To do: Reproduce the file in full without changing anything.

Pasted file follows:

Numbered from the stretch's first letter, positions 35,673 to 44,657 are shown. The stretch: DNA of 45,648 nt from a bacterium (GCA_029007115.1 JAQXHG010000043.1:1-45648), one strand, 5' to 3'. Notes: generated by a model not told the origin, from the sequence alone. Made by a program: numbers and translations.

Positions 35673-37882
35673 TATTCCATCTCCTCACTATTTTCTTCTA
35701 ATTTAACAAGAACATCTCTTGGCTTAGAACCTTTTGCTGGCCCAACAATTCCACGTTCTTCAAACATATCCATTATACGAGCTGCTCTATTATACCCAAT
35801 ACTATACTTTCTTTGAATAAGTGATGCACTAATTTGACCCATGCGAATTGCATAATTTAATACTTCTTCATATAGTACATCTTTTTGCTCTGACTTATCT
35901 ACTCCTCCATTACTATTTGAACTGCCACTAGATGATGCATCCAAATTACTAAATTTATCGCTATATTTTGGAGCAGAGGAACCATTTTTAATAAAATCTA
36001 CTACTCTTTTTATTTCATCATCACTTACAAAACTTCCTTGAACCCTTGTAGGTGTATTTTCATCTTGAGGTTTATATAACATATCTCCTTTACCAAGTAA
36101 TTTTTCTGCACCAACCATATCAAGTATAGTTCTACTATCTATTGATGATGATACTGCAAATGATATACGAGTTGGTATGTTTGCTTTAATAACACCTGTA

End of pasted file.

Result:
Numbered from the stretch's first letter, positions 35,673 to 44,657 are shown. The stretch: DNA of 45,648 nt from a bacterium (GCA_029007115.1 JAQXHG010000043.1:1-45648), one strand, 5' to 3'. Notes: generated by a model not told the origin, from the sequence alone. Made by a program: numbers and translations.

Positions 35673-37882
35673 TATTCCATCTCCTCACTATTTTCTTCTA
35701 ATTTAACAAGAACATCTCTTGGCTTAGAACCTTTTGCTGGCCCAACAATTCCACGTTCTTCAAACATATCCATTATACGAGCTGCTCTATTATACCCAAT
35801 ACTATACTTTCTTTGAATAAGTGATGCACTAATTTGACCCATGCGAATTGCATAATTTAATACTTCTTCATATAGTACATCTTTTTGCTCTGACTTATCT
35901 ACTCCTCCATTACTATTTGAACTGCCACTAGATGATGCATCCAAATTACTAAATTTATCGCTATATTTTGGAGCAGAGGAACCATTTTTAATAAAATCTA
36001 CTACTCTTTTTATTTCATCATCACTTACAAAACTTCCTTGAACCCTTGTAGGTGTATTTTCATCTTGAGGTTTATATAACATATCTCCTTTACCAAGTAA
36101 TTTTTCTGCACCAACCATATCAAGTATAGTTCTACTATCTATTGATGATGATACTGCAAATGATATACGAGTTGGTATGTTTGCTTTAATAACACCTGTA